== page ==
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Vision Hospitality Group Inc. Acquires Downtown Chattanooga's Clarion Hotel
 for $7 million, Plans to Put Another $7 million in Renovation
 and Rebranding to Doubletree
By Bob Gary Jr., Chattanooga Times/Free Press, Tenn.
Knight Ridder/Tribune Business News

Apr. 23, 2006 - For Mitch Patel, the decision to buy downtown Chattanooga's Clarion hotel hinged on the front door.

The 34-year-old lodging is on Chestnut Street, but the main entrance is on one side, facing the 401 Building next door. Mr. Patel, president and CEO of Vision Hospitality Group Inc., said that layout didn't do much for him.

"We felt the hotel needed a better sense of arrival," he said. "When I realized we could move the lobby and redirect the whole sense of arrival to Chestnut, I knew it could be a wonderful hotel."

Mr. Patel felt so strongly that Vision bought the Clarion with an eye toward turning it into a Doubletree hotel. He said Vision paid Atlanta-based Atlantic Realty Partners Inc. $7 million for the property and plans to put at least that much into "massive" renovations.

"It could be $17 million by the time it's all said and done," he said, adding that work is set to start this fall and scheduled for completion by mid-2007. "We're basically buying the box (building) and the land," Mr. Patel said. "The lobby will be two stories. The rooms will be stripped to the bare walls and made very upscale, with plasma TVs. The bathrooms will be completely redone.

"It's going to be a very nice hotel when we're done with it," he said.

Steve Morse, director of the University of Tennessee's Tourism Institute, said the fact that Hilton is introducing its upscale Doubletree brand in Chattanooga bodes well for the downtown lodging market.

"I think it's a very strong signal that the downtown Chattanooga market will be viable and has the kind of growth potential to support that Doubletree in the future," Dr. Morse said.

But Tom Pugh, general manager of the downtown Marriott, said some of that support will come at the expense of the hotels that will be the Doubletree's primary competitors -- the Marriott, The Chattanoogan and the Sheraton Read House.

"The Clarion's probably not running the occupancy a new Doubletree will," he said. "We could lose business to the Doubletree we wouldn't have lost to the Clarion, but the good news is that because it's an existing property, the impact will be nominal."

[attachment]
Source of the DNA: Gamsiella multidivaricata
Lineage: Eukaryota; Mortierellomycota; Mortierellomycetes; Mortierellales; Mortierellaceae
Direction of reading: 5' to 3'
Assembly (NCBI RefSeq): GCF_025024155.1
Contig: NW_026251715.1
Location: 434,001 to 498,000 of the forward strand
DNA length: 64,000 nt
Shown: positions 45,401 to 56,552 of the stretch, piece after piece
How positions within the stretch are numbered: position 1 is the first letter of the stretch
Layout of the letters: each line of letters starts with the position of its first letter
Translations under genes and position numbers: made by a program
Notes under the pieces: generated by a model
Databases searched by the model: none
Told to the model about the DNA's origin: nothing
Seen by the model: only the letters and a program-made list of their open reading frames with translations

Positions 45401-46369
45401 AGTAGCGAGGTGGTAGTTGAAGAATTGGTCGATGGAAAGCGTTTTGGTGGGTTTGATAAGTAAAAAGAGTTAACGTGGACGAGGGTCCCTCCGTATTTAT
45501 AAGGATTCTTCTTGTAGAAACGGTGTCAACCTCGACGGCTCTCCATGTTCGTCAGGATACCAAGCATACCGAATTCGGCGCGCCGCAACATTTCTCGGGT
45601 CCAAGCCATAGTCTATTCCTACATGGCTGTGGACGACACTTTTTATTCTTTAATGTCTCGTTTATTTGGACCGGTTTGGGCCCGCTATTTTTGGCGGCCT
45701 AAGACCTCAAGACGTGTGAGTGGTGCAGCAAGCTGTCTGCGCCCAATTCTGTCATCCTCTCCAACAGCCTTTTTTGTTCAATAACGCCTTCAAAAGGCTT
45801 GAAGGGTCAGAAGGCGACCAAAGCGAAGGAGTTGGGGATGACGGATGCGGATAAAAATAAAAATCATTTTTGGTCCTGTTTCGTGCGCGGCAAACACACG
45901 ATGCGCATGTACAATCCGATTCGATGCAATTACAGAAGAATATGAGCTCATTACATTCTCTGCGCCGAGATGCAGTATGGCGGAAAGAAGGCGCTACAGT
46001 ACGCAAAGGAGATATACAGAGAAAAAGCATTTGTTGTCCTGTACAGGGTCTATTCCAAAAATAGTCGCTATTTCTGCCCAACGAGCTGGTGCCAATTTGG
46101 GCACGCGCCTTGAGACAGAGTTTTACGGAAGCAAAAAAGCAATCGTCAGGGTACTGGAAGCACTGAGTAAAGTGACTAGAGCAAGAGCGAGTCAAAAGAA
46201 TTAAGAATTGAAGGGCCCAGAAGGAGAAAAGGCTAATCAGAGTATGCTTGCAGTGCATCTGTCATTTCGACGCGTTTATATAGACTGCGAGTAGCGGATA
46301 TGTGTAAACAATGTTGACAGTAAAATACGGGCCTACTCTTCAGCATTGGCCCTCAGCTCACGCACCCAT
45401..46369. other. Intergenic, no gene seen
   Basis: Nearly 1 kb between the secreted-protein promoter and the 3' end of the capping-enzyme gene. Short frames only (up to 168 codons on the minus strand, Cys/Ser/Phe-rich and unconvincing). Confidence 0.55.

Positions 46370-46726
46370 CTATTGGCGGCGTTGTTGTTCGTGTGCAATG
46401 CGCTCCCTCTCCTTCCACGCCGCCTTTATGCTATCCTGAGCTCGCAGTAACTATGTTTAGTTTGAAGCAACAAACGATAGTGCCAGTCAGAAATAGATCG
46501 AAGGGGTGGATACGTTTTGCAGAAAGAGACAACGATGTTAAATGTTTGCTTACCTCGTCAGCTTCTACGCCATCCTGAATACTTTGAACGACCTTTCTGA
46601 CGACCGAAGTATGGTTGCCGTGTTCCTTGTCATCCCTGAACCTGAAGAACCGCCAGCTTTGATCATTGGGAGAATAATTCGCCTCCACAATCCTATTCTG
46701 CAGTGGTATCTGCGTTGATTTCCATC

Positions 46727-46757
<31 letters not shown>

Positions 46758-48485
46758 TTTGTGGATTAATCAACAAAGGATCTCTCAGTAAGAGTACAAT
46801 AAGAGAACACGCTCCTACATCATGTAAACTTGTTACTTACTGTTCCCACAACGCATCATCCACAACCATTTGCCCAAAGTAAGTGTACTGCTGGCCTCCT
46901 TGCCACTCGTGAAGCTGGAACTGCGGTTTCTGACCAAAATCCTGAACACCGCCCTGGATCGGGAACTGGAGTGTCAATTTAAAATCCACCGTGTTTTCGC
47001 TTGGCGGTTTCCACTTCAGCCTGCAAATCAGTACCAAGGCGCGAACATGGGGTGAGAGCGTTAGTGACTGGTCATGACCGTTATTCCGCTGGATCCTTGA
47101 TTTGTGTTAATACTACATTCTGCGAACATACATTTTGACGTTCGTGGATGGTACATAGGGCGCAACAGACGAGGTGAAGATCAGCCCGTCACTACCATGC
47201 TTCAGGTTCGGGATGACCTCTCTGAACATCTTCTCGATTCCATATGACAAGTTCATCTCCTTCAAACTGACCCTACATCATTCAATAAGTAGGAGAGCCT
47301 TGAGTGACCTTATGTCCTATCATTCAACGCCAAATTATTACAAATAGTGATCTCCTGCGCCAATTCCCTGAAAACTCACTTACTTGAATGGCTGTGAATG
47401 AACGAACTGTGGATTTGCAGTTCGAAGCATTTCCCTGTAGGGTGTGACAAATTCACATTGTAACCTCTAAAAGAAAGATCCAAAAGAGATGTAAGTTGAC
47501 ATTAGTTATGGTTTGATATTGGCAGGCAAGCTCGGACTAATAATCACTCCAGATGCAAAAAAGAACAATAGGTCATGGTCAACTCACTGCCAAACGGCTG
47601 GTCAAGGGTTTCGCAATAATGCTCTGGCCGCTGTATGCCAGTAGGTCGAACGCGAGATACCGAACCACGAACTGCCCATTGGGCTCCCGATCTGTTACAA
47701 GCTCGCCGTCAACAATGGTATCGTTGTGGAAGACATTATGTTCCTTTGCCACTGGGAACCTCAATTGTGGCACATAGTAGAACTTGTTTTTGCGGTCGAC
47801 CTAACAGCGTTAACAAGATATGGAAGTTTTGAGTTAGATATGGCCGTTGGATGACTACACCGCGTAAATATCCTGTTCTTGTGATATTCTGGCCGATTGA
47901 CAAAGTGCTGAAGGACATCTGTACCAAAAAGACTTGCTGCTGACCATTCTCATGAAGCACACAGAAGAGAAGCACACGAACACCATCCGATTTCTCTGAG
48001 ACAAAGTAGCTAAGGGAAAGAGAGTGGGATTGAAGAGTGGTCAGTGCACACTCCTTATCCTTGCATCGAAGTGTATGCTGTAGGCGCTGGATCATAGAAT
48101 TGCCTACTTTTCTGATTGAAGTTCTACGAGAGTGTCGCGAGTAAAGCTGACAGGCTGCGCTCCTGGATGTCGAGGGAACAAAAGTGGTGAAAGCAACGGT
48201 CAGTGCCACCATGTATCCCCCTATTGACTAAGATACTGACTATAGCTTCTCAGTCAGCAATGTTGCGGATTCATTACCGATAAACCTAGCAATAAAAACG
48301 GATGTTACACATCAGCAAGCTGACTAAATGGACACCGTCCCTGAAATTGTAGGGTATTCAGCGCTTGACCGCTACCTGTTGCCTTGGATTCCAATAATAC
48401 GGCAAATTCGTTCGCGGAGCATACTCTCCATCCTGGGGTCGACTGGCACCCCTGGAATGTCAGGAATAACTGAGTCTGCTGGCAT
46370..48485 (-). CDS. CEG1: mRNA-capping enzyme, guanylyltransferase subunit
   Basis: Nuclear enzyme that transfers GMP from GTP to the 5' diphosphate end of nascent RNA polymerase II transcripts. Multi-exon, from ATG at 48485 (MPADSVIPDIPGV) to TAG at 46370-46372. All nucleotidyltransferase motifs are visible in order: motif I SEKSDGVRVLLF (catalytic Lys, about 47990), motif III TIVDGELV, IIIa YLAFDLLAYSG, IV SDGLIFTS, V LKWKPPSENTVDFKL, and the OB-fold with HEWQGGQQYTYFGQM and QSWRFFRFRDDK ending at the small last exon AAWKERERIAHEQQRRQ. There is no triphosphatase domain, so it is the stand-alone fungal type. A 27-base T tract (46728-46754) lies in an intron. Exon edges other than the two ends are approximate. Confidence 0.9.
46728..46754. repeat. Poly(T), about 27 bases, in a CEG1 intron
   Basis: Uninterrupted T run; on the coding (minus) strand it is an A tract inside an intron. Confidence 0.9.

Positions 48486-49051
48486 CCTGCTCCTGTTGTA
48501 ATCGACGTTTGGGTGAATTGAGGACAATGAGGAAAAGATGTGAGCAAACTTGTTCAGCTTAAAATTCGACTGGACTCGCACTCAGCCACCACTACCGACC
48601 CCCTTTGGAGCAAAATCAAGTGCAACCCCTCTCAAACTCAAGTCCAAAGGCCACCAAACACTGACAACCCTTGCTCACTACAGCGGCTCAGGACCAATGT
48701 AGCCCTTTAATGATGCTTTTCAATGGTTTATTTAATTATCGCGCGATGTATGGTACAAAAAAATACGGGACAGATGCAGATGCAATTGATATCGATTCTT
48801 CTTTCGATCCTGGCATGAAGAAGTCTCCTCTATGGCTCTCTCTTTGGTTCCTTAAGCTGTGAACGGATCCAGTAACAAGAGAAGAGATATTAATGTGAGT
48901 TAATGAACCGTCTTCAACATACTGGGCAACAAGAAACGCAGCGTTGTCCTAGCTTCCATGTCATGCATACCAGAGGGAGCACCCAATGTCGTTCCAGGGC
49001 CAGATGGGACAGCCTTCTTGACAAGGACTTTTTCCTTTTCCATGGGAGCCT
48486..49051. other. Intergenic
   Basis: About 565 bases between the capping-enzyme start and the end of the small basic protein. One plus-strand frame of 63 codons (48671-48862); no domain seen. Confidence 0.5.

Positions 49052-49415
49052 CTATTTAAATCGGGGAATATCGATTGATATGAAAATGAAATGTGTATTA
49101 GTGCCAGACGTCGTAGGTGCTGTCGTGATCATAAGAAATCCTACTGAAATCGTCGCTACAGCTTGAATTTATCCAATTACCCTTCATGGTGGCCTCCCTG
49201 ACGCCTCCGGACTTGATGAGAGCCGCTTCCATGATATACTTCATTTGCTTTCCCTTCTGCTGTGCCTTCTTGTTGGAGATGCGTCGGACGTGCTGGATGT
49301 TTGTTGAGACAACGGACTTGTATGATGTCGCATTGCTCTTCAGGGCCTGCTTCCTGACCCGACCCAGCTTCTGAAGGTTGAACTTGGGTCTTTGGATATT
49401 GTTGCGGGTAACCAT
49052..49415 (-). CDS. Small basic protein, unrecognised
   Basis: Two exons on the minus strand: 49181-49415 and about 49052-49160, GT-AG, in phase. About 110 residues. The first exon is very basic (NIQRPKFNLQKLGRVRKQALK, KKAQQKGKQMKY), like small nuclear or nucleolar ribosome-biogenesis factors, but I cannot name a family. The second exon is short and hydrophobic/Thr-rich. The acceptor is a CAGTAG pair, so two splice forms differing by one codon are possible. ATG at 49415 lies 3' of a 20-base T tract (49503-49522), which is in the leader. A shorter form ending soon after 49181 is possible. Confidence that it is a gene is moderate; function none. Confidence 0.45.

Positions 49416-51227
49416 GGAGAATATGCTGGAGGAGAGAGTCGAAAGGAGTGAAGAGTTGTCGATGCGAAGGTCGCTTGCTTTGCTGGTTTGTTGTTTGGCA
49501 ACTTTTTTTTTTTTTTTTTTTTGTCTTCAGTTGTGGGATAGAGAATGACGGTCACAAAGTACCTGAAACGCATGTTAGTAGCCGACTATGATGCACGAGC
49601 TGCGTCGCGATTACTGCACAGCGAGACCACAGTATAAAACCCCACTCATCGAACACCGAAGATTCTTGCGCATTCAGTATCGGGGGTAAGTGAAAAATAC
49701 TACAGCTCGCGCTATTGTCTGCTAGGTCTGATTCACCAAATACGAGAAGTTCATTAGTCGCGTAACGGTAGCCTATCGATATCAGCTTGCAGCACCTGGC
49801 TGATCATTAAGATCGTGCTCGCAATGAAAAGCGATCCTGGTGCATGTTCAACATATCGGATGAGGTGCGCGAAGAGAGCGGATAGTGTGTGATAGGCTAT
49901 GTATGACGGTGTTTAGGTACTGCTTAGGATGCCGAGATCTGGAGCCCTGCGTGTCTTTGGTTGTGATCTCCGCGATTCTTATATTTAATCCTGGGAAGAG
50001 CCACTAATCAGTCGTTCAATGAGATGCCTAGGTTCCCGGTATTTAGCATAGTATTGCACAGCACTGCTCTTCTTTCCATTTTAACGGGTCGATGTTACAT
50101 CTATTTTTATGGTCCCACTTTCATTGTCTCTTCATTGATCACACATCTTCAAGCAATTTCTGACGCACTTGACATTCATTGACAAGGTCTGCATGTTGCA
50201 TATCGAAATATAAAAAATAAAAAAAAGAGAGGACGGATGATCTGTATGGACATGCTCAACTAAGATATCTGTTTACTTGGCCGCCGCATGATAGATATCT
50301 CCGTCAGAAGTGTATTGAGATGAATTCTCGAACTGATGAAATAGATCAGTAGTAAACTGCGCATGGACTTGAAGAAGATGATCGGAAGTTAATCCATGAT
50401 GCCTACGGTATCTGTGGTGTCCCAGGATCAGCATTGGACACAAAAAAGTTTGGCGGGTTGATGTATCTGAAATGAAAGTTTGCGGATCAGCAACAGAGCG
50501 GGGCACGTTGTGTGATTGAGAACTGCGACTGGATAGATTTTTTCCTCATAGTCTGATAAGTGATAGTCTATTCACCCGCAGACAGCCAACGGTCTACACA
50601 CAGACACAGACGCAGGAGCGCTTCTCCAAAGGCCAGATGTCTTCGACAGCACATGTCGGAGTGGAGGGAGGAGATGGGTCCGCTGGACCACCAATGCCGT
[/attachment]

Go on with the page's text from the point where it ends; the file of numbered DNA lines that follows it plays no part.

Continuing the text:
But Brad Garner, an industry analyst for Hendersonville, Tenn.-based Smith Travel Research, said the Doubletree will eventually be a boon for its neighbors in that it will boost average daily rates across the market.

"(That happens) when you get properties like this, catering to the upper end of the market," he said.

"A rising tide lifts all boats, and the perception of most customers is that newer is better. If someone's going in and buying old product, it gets some obsolescence out of the market," he said.

Bill Mish, Vision's director of regional operations and the Clarion/Doubletree's general manager, said the Clarion's "low $70s" average daily rate will go up by $20 to $30 per day at the Doubletree.

"Certainly, the facility will warrant a higher rate, similar to other corporate group hotels in town, when the renovation's complete," said Mr. Mish, who preceded Mr. Pugh as president of the Greater Chattanooga Lodging Association.

Mr. Patel, whose company employs 325 workers and posted gross sales of more than $20 million last year, said he'd looked at the Clarion for a while.

"We kicked the tires numerous times, but it was never something we felt comfortable with," he said.

"We were used to building new hotels, and this was a dated hotel that needed a lot of work. It wasn't what had been successful for us," he said.

But Mr. Patel said the growth of the market, as well as the potential to move the Clarion's entrance by 90 degrees, finally convinced him and the Vision braintrust to pull the trigger in December. He said it was easy to get Hilton on board, given that half of the 12 hotels Vision owns are Hilton-brand properties.

"They believe in our company," Mr. Patel said. "We decided that if we were going to tackle something like this, we wanted to do it in our backyard, where we have great employees and an established infrastructure," he said.


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